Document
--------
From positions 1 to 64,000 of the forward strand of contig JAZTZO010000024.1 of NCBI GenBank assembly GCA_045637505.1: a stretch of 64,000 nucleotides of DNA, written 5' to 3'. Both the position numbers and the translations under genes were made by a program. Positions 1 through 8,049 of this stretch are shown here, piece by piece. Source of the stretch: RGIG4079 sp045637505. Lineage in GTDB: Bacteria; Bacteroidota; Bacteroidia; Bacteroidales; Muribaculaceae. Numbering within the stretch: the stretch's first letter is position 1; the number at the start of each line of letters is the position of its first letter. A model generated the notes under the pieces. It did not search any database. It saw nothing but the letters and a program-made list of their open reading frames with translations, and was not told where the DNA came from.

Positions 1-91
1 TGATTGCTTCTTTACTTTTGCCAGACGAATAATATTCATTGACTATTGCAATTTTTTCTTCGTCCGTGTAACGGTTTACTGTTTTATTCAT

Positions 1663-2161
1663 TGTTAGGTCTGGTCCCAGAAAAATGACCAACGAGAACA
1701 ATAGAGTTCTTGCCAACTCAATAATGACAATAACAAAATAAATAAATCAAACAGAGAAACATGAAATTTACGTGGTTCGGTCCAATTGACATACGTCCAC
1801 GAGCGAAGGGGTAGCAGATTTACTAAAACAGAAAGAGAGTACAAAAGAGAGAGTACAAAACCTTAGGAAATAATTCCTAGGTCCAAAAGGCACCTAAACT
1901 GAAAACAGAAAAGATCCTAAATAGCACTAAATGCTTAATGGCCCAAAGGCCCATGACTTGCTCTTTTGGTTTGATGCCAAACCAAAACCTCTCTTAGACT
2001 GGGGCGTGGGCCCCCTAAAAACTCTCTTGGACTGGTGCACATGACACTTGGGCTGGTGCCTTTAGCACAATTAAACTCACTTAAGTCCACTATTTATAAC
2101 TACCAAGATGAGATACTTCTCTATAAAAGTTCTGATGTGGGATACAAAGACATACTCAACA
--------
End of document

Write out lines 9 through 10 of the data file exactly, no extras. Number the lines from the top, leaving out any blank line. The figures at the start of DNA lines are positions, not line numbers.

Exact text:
2001 GGGGCGTGGGCCCCCTAAAAACTCTCTTGGACTGGTGCACATGACACTTGGGCTGGTGCCTTTAGCACAATTAAACTCACTTAAGTCCACTATTTATAAC
2101 TACCAAGATGAGATACTTCTCTATAAAAGTTCTGATGTGGGATACAAAGACATACTCAACA